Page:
U.S. counterintelligence agents investigated national security adviser Michael Flynn’s communications with Russian officials, The Wall Street Journal reported Sunday night.
Flynn is the first person inside President Trump’s White House whose communications are known to have been combed as part of a multiagency investigation by the FBI, CIA and National Security Agency, among others, into whether Russia’s government orchestrated an influence campaign to help elect Trump.
The Journal said it’s unclear when the inquiry began or whether it produced any incriminating evidence. It is unknown if the matter is closer or ongoing. The report came hours after Flynn was sworn in Sunday, along with other senior advisers.
The primary focus is a series of calls Flynn made to Russian Ambassador to the U.S. Sergey Kislyak on Dec. 29, the Journal reported, the day the Obama administration announced sanctions against Russia.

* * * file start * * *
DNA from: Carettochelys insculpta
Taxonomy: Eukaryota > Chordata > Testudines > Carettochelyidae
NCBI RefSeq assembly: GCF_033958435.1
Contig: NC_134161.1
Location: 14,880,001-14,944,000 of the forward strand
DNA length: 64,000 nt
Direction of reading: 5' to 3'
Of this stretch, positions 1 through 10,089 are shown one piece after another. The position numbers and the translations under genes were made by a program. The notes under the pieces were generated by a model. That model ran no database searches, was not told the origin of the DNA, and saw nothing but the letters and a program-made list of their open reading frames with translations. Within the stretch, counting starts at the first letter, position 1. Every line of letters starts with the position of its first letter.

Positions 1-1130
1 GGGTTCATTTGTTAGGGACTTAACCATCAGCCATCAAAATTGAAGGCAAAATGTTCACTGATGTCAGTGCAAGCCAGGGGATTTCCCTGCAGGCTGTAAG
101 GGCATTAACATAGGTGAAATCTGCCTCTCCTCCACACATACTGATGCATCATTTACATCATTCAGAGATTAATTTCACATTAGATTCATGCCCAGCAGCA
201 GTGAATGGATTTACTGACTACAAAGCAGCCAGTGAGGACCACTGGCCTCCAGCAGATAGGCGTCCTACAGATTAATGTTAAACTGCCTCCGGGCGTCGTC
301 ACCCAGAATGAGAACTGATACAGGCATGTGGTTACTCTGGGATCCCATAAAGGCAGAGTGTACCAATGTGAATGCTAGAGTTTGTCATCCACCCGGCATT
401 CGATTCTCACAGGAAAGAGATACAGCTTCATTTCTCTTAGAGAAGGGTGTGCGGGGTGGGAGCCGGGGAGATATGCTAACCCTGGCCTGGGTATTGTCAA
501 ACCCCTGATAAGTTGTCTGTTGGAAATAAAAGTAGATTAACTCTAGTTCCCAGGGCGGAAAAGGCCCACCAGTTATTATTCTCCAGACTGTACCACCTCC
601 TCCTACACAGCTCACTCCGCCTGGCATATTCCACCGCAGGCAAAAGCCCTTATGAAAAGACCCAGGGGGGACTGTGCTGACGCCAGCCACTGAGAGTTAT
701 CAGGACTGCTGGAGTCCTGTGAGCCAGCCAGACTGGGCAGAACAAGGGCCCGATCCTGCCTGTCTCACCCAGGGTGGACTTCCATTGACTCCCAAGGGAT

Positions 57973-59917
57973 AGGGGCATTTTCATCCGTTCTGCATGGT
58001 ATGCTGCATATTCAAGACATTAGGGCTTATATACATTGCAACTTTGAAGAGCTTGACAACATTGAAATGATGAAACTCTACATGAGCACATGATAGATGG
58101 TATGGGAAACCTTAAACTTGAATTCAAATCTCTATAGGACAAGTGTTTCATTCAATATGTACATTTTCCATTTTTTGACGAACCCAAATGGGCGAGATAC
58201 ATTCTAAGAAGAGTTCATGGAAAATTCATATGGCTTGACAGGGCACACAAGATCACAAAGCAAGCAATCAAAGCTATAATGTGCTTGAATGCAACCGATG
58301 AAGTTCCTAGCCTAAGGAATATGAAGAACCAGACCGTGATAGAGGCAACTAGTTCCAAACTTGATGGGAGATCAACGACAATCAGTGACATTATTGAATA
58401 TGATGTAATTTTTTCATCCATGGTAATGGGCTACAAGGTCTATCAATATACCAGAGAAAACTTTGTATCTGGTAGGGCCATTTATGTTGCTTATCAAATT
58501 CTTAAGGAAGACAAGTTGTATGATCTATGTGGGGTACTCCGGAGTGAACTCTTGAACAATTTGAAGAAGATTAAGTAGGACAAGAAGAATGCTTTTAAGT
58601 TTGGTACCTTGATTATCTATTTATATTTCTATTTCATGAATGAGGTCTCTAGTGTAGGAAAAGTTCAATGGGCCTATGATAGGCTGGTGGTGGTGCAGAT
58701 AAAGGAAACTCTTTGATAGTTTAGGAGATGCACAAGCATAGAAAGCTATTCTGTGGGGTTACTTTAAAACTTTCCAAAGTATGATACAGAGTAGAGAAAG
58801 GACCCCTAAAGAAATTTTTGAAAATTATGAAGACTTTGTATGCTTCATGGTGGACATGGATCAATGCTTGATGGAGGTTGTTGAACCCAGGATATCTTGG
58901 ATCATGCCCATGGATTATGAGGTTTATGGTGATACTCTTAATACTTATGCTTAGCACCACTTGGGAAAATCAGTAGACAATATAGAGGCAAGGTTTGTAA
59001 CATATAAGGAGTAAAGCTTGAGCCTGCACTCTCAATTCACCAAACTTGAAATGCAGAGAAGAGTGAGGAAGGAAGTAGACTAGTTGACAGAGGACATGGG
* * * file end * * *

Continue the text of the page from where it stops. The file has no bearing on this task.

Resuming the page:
The goal of the probe is to determine the nature of Flynn’s contact with Russian officials and whether it may have violated the law, people familiar with the matter told the Journal.
But the White House denied the investigation on Sunday.
“We have absolutely no knowledge of any investigation or even a basis for such an investigation,” White House spokeswoman Sarah Sanders said in a statement to the paper.
The report follows a similar one from The New York Times published Thursday that said intelligence and law enforcement agencies are looking at intercepted communications and financial transactions from former Trump campaign chairman Paul Manafort and campaign advisers Carter Page and Roger Stone.